SharePoint Brings a Wide Range of Benefits
Our partners at Info~Tech Research Group did an extensive survey of businesses to determine the value they are finding in SharePoint, Microsoft's enterprise collaboration, portal and content management platform.
When I interviewed Rob Helm, managing VP of research at Directions on Microsoft, about Office 2010 and SharePoint 2010 back in July, he said the newest version of SharePoint will involve a steep learning curve for existing users, telling me:
Administrators and architects will need a lot of ramp-up time to understand the new product version. In some areas, it's an even bigger jump than we saw moving from SharePoint 2003 to SharePoint 2007.
If the learning curve is steep for SharePoint users, imagine what it might be like for non-users. Martin White, managing director of consulting company Intranet Focus Ltd and author of the soon-to-be-published "The Intranet Management Handbook," is concerned this learning curve will adversely impact intranets at a time when internal information management is becoming more important.
Writing on CMS Wire, White says many intranet managers have delayed decisions to upgrade their content management systems and will be pressured to do so this year. As he puts it:
In 2011 there is no place for intranet managers to hide.
Since SharePoint is a popular and well-known intranet platform, White seems to assume many intranet managers will be pressured-the unwritten implication is by senior executives-to adopt SharePoint 2010. (As he writes: "Making a business case that this will not meet user requirements and that other products should be considered is probably a challenge too far for most intranet managers.")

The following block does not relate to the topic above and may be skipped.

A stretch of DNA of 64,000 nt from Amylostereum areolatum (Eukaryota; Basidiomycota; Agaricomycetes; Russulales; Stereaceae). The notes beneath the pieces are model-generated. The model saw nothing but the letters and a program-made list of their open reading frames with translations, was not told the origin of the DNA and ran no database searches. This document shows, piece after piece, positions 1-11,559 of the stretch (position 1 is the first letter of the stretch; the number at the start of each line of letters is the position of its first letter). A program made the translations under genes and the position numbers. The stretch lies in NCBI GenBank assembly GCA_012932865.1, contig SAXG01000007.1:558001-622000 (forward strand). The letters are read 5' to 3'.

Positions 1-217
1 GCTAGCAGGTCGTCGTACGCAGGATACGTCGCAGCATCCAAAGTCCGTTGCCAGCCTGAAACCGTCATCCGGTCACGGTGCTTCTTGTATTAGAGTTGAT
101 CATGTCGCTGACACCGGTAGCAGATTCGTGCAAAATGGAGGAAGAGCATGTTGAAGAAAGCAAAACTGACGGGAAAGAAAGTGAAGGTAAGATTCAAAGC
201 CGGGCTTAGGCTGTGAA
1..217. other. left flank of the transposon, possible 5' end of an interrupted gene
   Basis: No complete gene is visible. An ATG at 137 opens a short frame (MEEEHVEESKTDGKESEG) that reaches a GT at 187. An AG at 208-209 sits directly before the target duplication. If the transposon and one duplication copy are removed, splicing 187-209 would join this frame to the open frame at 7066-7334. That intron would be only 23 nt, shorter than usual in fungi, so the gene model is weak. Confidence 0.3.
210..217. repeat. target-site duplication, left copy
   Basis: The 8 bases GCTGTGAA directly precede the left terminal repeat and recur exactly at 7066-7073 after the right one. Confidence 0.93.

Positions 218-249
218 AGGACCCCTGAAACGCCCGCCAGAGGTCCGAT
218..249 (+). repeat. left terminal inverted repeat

White suggests creating a two-year strategy document for the intranet "which is clearly based on user requirements and also reflects the strategic direction of the organization." He writes:
If this has been agreed it can at least act as a baseline for discussions about the value of migrating to SharePoint 2010. If there is going to be a trade-off between requirements and technology push then at least it is clear to all concerned what the benefits and risks will be.
Creating this kind of document is a smart idea for any technology implementation and would probably help avoid at least some of the problems that wreck projects, such as the kinds of mismatched expectations that result from a lack of user input.
If, after creating this document, companies do determine that SharePoint is the best choice for an intranet upgrade, they'd do well to heed the advice of Helm and consider investing in third-party tools designed to improve the SharePoint experience and the services of a systems integrator who has experience with SharePoint deployments. IT Business Edge contributor Mike Vizard listed a few of the third-party applications available for SharePoint in a post from last spring. The good news is, many vendors are working to tighten integration between their applications and SharePoint.